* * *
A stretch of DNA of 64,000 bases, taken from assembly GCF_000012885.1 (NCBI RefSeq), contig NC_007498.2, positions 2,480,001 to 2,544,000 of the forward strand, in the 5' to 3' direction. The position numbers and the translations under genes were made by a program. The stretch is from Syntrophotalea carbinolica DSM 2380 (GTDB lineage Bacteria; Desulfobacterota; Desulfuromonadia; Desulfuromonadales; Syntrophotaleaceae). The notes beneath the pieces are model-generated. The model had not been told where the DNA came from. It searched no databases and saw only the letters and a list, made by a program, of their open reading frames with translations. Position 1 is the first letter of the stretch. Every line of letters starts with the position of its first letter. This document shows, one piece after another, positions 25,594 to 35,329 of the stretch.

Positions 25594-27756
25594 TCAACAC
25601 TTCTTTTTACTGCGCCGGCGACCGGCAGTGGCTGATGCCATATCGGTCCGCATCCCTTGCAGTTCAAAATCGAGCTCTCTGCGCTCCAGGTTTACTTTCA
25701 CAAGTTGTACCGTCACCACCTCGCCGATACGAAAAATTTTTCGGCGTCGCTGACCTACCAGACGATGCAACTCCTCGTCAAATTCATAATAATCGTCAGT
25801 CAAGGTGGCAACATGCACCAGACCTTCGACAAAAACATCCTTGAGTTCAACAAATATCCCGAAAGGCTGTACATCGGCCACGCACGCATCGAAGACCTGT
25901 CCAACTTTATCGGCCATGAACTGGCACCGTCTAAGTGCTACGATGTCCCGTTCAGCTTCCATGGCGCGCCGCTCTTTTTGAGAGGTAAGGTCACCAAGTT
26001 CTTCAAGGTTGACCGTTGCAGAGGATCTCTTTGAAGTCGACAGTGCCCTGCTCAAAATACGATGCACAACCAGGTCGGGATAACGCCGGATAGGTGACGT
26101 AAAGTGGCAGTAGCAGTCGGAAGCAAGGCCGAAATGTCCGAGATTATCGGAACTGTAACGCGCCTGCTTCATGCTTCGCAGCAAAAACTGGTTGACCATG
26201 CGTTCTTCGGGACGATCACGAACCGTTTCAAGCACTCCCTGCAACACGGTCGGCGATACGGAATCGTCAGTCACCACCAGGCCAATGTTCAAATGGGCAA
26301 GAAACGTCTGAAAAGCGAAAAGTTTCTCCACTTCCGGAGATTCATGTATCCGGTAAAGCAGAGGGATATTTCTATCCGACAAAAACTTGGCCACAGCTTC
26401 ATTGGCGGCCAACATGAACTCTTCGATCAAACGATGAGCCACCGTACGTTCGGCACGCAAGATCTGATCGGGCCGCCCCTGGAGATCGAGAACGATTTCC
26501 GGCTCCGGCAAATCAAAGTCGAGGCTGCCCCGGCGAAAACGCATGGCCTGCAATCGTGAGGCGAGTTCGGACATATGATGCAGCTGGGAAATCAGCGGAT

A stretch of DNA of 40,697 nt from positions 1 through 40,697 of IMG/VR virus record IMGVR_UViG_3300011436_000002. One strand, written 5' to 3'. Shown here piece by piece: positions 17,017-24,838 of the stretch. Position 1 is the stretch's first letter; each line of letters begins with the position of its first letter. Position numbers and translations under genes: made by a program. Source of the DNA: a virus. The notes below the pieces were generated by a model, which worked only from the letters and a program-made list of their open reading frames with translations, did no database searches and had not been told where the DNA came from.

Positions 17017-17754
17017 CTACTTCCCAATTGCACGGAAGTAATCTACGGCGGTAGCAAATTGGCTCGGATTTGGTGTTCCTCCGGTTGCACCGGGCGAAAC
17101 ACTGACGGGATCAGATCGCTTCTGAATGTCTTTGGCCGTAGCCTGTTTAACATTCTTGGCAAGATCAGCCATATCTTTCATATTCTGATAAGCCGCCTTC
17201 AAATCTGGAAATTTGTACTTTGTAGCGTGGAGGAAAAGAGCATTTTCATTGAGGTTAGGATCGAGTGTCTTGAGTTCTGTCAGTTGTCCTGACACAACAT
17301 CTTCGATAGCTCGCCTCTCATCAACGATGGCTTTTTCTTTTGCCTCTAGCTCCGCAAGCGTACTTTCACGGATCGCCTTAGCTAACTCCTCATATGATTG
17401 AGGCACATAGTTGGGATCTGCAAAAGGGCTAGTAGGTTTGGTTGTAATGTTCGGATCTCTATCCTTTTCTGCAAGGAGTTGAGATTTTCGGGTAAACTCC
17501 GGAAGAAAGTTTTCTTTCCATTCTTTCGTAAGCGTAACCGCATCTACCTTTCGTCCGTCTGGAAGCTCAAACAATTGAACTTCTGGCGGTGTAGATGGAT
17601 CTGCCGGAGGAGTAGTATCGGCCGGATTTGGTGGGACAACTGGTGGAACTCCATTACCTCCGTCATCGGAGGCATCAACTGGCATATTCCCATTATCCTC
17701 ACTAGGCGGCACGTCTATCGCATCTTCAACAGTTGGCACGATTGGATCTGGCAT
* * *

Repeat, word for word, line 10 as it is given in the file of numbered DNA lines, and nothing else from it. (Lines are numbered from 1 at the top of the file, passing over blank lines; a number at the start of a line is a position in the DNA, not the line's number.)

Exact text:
26201 CGTTCTTCGGGACGATCACGAACCGTTTCAAGCACTCCCTGCAACACGGTCGGCGATACGGAATCGTCAGTCACCACCAGGCCAATGTTCAAATGGGCAA